Union fears over possible job cuts and working conditions at Harrogate Borough Council

David Houlgate of Unison and Harrogate Borough Council leader Coun Richard Cooper.
David Houlgate of Unison and Harrogate Borough Council leader Coun Richard Cooper.

The union representing some of Harrogate Borough Council’s lowest-paid workers has voiced fears that a series of reviews will leave employees struggling with increased workloads, pay cuts and unsociable working hours.

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The secretary of Unison’s Harrogate local government branch, Dave Houlgate, said the union had been aware of potential redundancies in parks and environmental services for more than 18 months due to the operational reviews and had been in talks with the council’s consultants since September 2017.

Coun Graham Swift, the council’s cabinet member for resources, enterprise and economic development, last week confirmed that “jobs will go” in the wide-reaching reviews, which are aimed at saving at least £511,000 over the next two financial years.

But Mr Houlgate warned that, while compulsory redundancies had been avoided to date, there were concerns the reviews could lead to remaining staff being told to work unsociable hours at reduced levels of pay, with increased workloads.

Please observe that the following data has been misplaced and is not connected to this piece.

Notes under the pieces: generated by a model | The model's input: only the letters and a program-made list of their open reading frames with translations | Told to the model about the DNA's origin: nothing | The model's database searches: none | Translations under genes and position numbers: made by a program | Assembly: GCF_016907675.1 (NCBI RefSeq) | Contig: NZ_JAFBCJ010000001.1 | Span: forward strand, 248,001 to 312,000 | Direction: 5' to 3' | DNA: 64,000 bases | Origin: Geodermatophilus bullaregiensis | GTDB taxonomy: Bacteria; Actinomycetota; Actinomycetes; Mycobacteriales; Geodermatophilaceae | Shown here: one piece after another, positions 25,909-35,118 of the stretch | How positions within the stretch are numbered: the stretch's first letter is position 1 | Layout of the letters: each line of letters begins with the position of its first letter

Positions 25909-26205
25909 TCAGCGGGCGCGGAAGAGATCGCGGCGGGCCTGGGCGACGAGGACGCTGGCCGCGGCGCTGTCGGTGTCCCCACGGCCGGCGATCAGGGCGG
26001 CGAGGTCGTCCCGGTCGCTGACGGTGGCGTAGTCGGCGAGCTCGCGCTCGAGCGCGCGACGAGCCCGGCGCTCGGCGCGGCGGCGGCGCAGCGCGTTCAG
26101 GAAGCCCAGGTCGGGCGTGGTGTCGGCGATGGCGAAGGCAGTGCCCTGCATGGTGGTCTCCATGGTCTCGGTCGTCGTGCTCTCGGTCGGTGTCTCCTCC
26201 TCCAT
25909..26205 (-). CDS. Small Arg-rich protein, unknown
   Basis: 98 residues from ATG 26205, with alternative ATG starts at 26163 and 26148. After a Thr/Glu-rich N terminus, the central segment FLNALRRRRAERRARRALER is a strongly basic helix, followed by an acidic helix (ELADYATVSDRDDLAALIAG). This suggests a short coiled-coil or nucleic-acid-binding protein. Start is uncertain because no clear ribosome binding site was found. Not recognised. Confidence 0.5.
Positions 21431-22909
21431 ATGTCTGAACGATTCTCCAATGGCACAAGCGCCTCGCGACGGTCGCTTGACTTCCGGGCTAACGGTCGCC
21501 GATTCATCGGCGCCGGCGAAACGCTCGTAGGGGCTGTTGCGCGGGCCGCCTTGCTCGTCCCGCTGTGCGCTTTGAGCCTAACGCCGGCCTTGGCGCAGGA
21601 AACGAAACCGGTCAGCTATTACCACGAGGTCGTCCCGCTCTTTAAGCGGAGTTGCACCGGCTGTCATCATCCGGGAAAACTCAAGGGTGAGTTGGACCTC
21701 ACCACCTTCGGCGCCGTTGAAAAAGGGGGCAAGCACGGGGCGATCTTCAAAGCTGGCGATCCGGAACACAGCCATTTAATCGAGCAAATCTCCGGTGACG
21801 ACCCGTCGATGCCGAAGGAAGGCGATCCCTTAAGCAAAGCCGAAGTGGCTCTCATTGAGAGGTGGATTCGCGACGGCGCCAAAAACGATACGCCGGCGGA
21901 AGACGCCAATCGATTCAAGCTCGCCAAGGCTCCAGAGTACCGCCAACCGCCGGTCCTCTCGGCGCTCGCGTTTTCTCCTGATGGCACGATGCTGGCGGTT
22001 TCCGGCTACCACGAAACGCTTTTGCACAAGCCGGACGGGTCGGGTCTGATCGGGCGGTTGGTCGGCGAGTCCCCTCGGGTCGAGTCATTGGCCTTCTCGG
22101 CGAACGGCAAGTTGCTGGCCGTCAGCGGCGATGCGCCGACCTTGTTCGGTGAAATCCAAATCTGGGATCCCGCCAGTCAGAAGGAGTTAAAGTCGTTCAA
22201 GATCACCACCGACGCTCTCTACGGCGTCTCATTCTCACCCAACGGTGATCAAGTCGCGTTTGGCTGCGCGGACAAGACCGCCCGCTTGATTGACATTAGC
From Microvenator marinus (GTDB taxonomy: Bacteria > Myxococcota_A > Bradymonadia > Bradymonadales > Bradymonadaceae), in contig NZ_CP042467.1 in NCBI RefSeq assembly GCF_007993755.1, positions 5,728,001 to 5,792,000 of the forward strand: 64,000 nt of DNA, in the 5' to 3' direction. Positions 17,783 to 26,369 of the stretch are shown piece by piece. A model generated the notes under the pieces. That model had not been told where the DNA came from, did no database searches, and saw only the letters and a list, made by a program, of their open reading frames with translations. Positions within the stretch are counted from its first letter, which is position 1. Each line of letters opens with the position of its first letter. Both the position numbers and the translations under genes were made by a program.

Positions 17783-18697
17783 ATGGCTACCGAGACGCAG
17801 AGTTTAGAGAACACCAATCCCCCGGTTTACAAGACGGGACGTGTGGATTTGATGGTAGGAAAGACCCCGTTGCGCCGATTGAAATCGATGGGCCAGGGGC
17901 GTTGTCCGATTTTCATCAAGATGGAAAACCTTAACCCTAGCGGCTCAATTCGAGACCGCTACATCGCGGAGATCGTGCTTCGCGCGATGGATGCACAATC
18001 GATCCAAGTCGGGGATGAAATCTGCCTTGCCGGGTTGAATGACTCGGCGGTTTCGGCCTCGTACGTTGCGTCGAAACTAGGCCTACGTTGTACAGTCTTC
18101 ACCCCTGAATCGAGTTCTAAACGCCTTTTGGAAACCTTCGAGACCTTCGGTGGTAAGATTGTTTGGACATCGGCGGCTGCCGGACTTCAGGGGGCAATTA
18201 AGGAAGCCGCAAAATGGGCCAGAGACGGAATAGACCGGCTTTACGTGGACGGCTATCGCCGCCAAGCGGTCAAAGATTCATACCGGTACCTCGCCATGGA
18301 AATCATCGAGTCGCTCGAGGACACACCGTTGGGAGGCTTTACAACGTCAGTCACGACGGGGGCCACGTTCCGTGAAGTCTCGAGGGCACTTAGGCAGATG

“We believe this could impact on service provision due to recruitment and retention and possibly ill-health issues,” he said.

Mr Houlgate added that the union didn’t believe the proposed level of savings was possible.

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“We do not believe the proposals and savings identified by the consultants are achievable,” he said. “Going forward, our expectation is that voluntary redundancies or

retraining and re-deployment will be fully utilised to avoid any compulsory redundancies.

“We continue to engage with the council and remain hopeful that a satisfactory outcome for all sides can be reached.”

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Coun Richard Cooper, leader of the council, said it was too early to speculate on staff numbers or hours.

“As we’ve said previously, this review is ongoing and until it is concluded we do not know how many staff will be needed to maintain and improve street cleanliness, how much this will cost or what changes there may be to staff hours,” he said.

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“Individual staff may have some concerns and we will of course be working with them and the trade unions to ensure they can share their view with us as part of the consultation process.

“The most important thing though is that we are committed to tidy streets, as our activity in our retail centres has recently shown. If we can achieve this to an even higher standard using modern equipment and better organised rounds we would want to do so.”

Lachlan Leeming , Local Democracy Reporting Service